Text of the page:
All of the above seriously compromises the right to food, education, health, and housing of missing persons’ relatives. Given these consequences, various actions are carried out, before the relevant authorities, aimed at reducing the consequences of socio-economic deterioration.
Caso Alvarado Espinoza y Otros Vs. México
José Angel Alvarado Herrera, 31years old.
Nitza Paola Alvarado Espinoza, 31 years old.
Rocío Irene Alvarado Reyes, 19 years old.
December 29, 2009. Forced disappearance.
Ejido Benito Juárez, municipality of Buenaventura, Chihuahua, Mexico.
Military elements of the Ministry of National Defense (SEDENA for its acronym in Spanish).
As part of the Chihuahua Joint Operation, three Federal Police officers were found killed and tortured in October 2009. From this, in the Ejido, there was a strong deployment of elements of the Federal Police and the Mexican Army, who according to various sources, acted with abuse of authority and out of due process.
Between 20:00 and 21:00 hours, Nitza Paola was aboard her vehicle in the company of her cousin José Angel outside the latter’s mother-in-law’s house, when two vans arrived from which between 8 and 10 military elements came, uniformed and carrying weapons for the exclusive use of the army, through the use of force and excessive physical violence, and without any apprehension orders, put Nitza and José Angel in one of the vans they crewed. This was witnessed by family witnesses.
In a second event, which happened only minutes later, the same vans arrived at Rocío’s house, broke into the house, said they had an apprehension order that they did not show and took her against her will to the same van where Nitza and José Ángel were.
To this day, their whereabouts are unknown.
31/12/2009. Complaint at FGE (State Attorney General’s Office): AP 124/09
04/01/2010: CNDH (National Comission for Human Rights) Complaint: 2/2010/108/Q
04/01/2010: CCH operational complaint: 886/09
06/01/2010: PGR (Attorney General’s Office of the Republic) complaint: current today at: AP/PGR/SDHAVSC/M5/66/2013
06/01/2010: Amparo Claim: 009/2010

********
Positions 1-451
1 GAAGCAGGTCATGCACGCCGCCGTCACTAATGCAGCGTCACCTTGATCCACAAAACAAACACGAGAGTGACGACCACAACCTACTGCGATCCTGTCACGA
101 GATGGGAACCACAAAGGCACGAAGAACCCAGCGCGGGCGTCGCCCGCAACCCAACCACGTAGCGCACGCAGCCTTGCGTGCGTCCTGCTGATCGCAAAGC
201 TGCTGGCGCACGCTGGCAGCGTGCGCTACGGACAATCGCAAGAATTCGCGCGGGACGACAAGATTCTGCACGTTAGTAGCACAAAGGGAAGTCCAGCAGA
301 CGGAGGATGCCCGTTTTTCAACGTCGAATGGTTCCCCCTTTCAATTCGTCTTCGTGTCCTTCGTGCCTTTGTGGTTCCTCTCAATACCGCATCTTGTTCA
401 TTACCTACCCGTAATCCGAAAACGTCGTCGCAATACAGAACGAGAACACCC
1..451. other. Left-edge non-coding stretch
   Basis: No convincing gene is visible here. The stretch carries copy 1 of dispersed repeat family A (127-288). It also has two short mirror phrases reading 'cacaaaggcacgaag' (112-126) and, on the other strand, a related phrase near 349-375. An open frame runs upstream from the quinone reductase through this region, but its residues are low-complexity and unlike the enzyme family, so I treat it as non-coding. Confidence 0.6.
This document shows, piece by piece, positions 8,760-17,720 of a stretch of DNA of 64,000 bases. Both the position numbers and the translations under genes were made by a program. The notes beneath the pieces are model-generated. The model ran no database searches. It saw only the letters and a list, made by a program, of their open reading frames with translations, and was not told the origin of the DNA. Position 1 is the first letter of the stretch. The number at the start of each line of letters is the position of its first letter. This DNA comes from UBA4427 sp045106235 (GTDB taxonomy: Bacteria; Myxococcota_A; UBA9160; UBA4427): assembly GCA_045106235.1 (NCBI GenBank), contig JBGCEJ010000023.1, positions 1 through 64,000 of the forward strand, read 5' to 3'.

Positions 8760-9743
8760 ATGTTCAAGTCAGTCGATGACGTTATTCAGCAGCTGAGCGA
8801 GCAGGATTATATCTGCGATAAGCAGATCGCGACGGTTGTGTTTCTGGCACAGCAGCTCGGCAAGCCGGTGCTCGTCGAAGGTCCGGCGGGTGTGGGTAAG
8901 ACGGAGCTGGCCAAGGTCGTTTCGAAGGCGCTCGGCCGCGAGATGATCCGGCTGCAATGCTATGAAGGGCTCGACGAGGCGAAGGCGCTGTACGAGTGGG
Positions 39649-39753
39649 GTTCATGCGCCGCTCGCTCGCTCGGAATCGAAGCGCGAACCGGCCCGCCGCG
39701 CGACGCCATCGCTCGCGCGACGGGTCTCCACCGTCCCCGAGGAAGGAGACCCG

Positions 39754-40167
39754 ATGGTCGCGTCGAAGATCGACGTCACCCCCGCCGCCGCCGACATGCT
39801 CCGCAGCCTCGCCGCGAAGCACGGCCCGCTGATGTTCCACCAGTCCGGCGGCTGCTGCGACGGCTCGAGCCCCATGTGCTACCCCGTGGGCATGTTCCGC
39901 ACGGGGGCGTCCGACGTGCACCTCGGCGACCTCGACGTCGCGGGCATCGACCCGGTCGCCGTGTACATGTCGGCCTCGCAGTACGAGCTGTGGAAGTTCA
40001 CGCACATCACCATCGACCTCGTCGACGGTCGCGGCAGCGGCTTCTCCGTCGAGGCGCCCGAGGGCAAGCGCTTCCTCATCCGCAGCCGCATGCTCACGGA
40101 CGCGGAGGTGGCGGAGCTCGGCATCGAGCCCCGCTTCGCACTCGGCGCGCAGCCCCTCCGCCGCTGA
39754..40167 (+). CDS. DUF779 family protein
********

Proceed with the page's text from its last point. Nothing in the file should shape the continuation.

04/03/2010. IACHR MC-5510
26/05/2010: Provisional Measures of the Inter-American Court of Human Rights.
26/06/2011. IACHR Petition P-880-11 Case 12,916
9/11/2016. The case is referred by the IACHR to the Inter-American Court of Human Rights.
On two occasions, the Inter-American Court of Human Rights’s provisional measures have been extended in favor of 37 people in the family for assaults and threats received. (26/11/10 and 1/04/10).
On May 19, 2011, MC-55-10s were expanded in favor of representatives of the organizations.
Public hearings were held in theInter-American Court of Human Rights in Costa Rica on June 8, 2011 and November 21, 2014.
The criminal investigation was fragmented into up to eight instances that knew the case and from April 4, 2013, they all accumulated in the current investigation.
On June 30, 2011, the CNDH issued a recommendation 43/2011 concluding that there are sufficient elements to attribute enforced disappearance to the military.
Because of threats and attacks against the family, at various times, they had to move from their usual place of residence and currently 11 people at the nucleus of Nitza’s family are in the US seeking political asylum.
The case is known by the UN GTDF.
The IACHR decided to file the case with the Inter-American Court of Human Rights on November 9, 2016.
The Inter-American Court of Human Rights issued a ruling determining the international responsibility of the Mexican State on November 28, 2018 for enforced disappearance, violence suffered by families in their quest for truth and justice, and forced internal displacement of the family.
Muñoz Veleta Family
Toribio Jaime Muñoz González, 61 years old.
Guadalupe Muñoz Veleta, 37 years old.
Jaime Muñoz Veleta, 33 years old.
Oscar Muñoz Veleta, 33 years old.
Hugo Muñoz Veleta, 31years old.
Nemesio Solís González, 41 years old.
Luis Romo Muñoz, 21 years old.
Oscar Guadalupe Cruz Bustos, 21 years old.
June 19, 2011. Forced disappearance.
Anáhuac, municipality of Cuauhtémoc, Chihuahua, Mexico.
Municipal Police of Cuauhtémoc and Federal Police.
Around 2 p.m., the family was having a get together when unknown subjects in apparent drunkenness arrived in a gray vehicle and for no reason they physically and verbally assaulted the family; one of the subjects was even armed and shot into the air. Municipal Police patrol car #414 attended the site of the events and the family applied for protection; the elements denied it on the grounds of friendship with the aggressors. Nemesio was annoyed and protested at the refusal, climbed into the patrol car and moved it a few blocks further ahead without causing damage, and took one of the radios that was in the patrol car and threw it out the window along the way. The cops became seriously upset and warned him that he would regret it for the rest of his life.